The group communications department has an oversight role and, therefore, must ensure that the decentralised structures have the necessary capacity and communications skills to deliver on their communications job while adhering to set communications procedures and protocols. Capacity would include issues such as appropriate budgets and human resources.
This is important as their failure will track back to the group.
Communication skills are essential for the department’s success as skilled people know what they are supposed to be doing. They don’t require much hand-holding and micro-managing. There are numerous ways that communication skills can be brought into the communications department. Through recruitment, experience, and training.
External recruitment is one of the ways that communication skills can be brought in. However, as the saying goes, “what you put in is what you get back”. Therefore, the job specification must be precise regarding the required communication skills. This will guide the shortlisting process and weed out candidates who do not have the right communication skills.
Communication skills are also acquired through experience. Therefore, the department needs to encourage working in teams, which promotes cross-collaboration and knowledge sharing. If this approach is to be successful, the department must do a communications skills assessment to identify skills shortages. Following this exercise, the deliberate pairing of team members must be done to ensure the transfer and sharing of the identified communication skills.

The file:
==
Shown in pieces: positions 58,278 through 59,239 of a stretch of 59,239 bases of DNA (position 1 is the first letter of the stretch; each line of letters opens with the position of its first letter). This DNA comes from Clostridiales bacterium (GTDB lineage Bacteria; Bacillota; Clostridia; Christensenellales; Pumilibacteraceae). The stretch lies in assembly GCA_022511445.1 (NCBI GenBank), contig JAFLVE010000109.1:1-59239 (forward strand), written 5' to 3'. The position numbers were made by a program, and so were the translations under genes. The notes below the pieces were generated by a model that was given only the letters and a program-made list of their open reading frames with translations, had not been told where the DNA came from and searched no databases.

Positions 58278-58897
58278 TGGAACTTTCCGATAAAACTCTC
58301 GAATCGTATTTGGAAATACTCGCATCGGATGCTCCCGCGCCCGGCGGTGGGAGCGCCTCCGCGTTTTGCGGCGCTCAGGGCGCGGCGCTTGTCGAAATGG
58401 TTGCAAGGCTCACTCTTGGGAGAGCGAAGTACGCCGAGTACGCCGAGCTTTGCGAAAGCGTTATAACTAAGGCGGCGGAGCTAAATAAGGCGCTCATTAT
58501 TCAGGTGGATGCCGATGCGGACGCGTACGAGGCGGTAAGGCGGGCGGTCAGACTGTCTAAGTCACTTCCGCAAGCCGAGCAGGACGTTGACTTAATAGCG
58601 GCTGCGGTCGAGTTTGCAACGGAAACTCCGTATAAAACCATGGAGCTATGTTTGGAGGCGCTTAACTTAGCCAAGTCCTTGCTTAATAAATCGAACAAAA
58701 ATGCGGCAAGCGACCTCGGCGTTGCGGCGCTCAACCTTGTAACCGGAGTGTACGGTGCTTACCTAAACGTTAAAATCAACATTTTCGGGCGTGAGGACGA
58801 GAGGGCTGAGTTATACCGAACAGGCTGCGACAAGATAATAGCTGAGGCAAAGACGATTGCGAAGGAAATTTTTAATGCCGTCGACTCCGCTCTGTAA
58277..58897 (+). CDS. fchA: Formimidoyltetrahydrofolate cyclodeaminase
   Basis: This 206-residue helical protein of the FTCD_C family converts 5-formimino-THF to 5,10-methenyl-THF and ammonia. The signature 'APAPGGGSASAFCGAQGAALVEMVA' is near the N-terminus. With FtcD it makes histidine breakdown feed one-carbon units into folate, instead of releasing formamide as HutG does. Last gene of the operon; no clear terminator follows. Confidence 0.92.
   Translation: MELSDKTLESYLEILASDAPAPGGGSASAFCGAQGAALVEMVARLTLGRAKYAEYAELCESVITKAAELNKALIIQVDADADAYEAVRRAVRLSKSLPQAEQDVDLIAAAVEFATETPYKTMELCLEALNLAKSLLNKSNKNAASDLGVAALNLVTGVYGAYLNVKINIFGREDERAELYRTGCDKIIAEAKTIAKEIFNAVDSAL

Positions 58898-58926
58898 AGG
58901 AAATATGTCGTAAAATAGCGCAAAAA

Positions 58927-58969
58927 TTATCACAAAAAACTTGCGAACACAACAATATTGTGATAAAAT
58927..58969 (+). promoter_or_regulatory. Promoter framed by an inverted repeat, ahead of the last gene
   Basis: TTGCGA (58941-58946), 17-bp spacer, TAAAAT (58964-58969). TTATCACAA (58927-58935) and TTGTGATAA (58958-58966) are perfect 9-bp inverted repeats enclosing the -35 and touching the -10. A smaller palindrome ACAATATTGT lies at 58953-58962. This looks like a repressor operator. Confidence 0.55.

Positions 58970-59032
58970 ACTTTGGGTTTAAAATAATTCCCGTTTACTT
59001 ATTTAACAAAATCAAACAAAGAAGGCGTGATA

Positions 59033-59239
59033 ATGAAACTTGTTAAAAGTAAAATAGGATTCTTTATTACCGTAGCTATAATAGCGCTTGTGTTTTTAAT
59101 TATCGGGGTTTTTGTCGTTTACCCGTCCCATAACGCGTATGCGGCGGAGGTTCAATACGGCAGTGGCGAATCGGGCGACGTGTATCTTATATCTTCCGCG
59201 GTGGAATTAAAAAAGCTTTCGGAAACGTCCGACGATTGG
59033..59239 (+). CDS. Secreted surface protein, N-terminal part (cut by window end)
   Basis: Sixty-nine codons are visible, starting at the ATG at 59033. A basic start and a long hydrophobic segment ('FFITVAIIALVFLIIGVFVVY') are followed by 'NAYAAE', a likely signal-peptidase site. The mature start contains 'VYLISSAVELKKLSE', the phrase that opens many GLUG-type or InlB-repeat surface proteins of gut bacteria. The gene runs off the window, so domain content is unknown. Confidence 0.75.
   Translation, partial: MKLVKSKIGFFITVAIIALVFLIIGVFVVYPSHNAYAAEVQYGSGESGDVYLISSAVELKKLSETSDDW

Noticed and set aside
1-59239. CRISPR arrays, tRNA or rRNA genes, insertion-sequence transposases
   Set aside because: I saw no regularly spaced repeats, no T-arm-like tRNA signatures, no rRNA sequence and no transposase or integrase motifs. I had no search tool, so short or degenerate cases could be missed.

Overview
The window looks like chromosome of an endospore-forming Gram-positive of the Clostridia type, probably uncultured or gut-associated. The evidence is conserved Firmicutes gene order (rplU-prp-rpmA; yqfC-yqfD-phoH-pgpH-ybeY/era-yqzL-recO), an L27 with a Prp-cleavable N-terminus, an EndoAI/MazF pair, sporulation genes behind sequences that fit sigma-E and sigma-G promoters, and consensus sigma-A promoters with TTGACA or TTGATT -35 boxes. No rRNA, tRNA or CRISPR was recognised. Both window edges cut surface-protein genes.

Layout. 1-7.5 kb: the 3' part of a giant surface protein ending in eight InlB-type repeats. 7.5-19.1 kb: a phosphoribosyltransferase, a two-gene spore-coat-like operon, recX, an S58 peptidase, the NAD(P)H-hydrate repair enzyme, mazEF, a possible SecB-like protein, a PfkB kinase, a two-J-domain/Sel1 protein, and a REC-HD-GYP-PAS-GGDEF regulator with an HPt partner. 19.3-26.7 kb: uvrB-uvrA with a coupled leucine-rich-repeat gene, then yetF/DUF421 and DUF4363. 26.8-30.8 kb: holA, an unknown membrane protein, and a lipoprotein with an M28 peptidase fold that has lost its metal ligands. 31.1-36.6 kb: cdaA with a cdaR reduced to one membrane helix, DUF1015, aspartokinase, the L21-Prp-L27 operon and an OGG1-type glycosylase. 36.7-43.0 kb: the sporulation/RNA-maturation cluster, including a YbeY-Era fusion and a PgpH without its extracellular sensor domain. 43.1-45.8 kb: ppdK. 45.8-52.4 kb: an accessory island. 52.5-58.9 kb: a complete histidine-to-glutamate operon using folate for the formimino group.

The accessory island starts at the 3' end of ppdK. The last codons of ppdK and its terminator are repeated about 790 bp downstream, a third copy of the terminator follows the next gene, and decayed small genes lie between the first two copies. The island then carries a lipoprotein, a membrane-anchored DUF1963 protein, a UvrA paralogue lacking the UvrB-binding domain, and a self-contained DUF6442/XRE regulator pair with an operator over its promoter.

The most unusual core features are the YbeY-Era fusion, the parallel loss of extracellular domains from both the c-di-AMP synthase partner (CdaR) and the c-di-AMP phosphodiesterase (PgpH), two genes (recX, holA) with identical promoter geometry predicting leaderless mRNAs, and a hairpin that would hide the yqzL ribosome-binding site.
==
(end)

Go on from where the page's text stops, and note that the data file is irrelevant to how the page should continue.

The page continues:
Communications training is another way of capacitating the department with appropriate communication skills. There are a variety of available training techniques, from one day to several days of training or more extended training modules on site at training institutions. There are face-to-face or post the Covid-19 pandemic; online training is no longer frowned upon.
The communications department must have an appropriate structure to ensure proper human resources capacity to deliver on the business communications strategy. According to best practice, the structure follows the communications strategy. But it is not always like this. The communications structure must reflect all the roles or functions required to execute the strategy.